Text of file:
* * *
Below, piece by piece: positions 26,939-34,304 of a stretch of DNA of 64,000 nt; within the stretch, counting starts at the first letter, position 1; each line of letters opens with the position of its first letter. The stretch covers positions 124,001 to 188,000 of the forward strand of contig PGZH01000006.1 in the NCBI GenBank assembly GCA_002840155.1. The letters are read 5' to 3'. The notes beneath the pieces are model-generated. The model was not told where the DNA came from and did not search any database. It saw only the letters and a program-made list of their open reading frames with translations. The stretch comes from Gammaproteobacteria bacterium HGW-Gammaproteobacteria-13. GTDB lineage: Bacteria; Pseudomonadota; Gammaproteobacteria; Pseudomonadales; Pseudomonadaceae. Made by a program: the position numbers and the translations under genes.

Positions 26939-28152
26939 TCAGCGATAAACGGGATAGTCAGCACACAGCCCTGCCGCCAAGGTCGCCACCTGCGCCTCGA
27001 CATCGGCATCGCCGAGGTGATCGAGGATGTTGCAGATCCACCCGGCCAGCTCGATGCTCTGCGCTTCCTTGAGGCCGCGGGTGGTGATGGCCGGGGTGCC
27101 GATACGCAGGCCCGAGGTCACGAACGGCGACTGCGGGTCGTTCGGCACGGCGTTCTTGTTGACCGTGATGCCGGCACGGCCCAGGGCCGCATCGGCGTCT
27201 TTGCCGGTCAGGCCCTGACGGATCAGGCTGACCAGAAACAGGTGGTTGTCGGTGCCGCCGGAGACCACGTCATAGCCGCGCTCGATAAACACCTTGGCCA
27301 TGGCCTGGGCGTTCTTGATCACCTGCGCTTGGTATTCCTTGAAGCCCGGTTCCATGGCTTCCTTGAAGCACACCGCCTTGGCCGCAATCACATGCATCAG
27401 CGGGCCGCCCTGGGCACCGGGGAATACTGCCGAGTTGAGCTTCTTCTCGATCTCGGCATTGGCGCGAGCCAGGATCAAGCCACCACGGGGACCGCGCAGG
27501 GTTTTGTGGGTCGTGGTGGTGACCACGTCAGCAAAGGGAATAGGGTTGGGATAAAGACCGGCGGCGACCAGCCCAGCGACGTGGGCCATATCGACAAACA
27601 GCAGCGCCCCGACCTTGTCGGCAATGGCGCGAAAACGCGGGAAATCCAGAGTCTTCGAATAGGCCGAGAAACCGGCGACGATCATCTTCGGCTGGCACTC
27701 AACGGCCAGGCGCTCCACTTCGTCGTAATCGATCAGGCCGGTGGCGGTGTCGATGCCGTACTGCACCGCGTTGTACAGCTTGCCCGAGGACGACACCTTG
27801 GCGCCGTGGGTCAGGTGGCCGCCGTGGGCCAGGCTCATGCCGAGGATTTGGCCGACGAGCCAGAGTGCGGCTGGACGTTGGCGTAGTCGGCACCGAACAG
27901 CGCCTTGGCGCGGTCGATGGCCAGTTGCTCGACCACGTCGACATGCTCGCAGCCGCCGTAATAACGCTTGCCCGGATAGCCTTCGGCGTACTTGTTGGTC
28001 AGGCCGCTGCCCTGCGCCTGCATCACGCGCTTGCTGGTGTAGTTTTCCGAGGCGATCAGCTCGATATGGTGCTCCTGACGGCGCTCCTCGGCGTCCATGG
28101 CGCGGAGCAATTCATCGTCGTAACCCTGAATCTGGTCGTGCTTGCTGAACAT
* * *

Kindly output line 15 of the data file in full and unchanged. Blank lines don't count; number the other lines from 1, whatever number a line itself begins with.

28101 CGCGGAGCAATTCATCGTCGTAACCCTGAATCTGGTCGTGCTTGCTGAACAT